Unlike Sublimation, heat transfer paper adds a layer to garments. You would be able to feel the shirt’s design. As it is less durable than Sublimation, this layer can fade and crack after repeated washing cycles.

  • Equipment Cost

One of the most economical ways to get started with garment decoration is through heat transfer paper. You will also need an inkjet or laser printer (which you probably already have), a heat press, and the garment or shirt you would like to decorate.

On the other hand, Sublimation carries a higher start-up cost than heat transfer paper, but that cost has greatly come down in recent years. Sublimation starter packages include everything you need, such as sublimation paper, a sublimation printer, software minus the heat press. 

  • Weeding

When using heat transfer paper, you may need to “weed” or cut and trim your design before transferring it to your substrate. There are no self-weeding inkjet transfer papers available.

However, for laser heat transfer paper, there are some self-weeding options. There are two-step self-weeding transfer papers available for heat transfer.

Sublimation does not require cutting or weeding. Sublimation has no weeding or trimming since only the paper areas containing sublimation ink are sublimated.

  • Color

The major difference between Sublimation and heat transfer is that you can print white fabrics with the Sublimation technique because Sublimation doesn’t work well on dark-colored fabrics. On the other hand, heat transfer works best on any colored fabric, whether dark or light.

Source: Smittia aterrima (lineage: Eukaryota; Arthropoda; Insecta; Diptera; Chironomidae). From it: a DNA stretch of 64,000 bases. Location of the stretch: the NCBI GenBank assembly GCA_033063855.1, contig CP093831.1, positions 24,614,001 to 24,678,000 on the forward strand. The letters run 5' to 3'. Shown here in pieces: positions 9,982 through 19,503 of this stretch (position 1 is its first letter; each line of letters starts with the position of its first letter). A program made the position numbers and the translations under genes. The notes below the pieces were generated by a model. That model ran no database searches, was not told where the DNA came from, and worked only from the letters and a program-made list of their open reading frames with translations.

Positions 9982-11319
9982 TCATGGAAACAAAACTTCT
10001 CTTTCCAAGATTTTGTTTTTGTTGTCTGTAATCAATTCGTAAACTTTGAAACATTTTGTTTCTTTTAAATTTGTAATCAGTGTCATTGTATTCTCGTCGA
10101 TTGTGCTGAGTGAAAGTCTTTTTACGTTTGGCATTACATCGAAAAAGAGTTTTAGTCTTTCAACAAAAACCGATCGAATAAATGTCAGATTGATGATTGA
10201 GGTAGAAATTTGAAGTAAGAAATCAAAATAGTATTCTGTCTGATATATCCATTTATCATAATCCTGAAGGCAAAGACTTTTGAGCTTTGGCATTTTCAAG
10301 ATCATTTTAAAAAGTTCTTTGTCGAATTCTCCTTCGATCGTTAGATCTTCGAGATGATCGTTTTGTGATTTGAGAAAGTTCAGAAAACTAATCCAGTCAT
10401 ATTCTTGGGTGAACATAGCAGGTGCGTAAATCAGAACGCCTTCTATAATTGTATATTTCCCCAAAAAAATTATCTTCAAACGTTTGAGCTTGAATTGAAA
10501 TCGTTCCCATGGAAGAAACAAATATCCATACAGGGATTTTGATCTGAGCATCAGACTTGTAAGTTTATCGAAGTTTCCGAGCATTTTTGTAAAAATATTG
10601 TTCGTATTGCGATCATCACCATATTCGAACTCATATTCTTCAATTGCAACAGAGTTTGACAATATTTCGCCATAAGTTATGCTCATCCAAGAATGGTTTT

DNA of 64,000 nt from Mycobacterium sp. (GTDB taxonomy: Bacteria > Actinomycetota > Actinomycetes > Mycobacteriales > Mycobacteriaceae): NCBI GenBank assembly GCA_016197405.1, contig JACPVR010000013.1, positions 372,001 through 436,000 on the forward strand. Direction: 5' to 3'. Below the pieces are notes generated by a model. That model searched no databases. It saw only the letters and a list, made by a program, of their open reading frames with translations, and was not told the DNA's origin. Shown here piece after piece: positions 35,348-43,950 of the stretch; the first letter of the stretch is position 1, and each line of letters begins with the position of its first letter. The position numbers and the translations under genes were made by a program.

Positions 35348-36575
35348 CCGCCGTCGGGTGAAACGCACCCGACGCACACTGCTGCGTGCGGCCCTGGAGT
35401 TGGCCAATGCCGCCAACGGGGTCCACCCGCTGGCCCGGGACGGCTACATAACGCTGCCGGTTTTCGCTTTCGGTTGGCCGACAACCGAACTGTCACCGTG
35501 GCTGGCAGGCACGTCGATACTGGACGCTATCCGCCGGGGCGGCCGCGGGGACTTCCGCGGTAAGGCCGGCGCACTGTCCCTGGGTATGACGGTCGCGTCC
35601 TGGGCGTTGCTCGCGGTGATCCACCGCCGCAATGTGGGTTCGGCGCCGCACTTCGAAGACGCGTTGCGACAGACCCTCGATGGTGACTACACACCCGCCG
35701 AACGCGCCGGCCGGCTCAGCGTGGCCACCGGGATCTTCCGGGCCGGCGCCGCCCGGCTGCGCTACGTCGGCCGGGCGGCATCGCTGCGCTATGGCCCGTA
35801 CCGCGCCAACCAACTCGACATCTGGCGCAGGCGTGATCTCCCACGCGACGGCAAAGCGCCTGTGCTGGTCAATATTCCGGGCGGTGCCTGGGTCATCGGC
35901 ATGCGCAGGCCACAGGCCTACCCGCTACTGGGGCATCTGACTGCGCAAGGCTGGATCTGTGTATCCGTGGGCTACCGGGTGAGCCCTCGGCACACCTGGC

Types of Transfer Papers

Various methods exist for transferring text, images, designs, graphics, etc., to a fabric or substrate of your choice. Most people are probably familiar with screen printing (also known as silk screening). 

Nonetheless, thanks to the availability of specialty transfer papers, vinyl, and films, you can achieve the same results using laser printers, inkjet printers, or any other type of specialty equipment.

  • Inkjet Transfer Paper

Inkjet Transfer Paper is perhaps the most popular method of producing inkjet transfers at home or in a small business. 

In this technique, an image, text, graphic, design, logo, or any image is transferred onto specially coated inkjet transfer paper. Inkjet printers and normal inkjet inks (dye-based or pigmented) are used for this.

The method can be applied to light and dark colored fabrics; however, the application methods are slightly different. The image is printed on the transfer paper in reverse to apply to white or light-colored fabrics, also known as a mirror image. 

The printed image is placed face down onto the fabric to bond the ink with the fabric, followed by an even application of heat using a heat press or home iron. You then peel away the backing to reveal your image.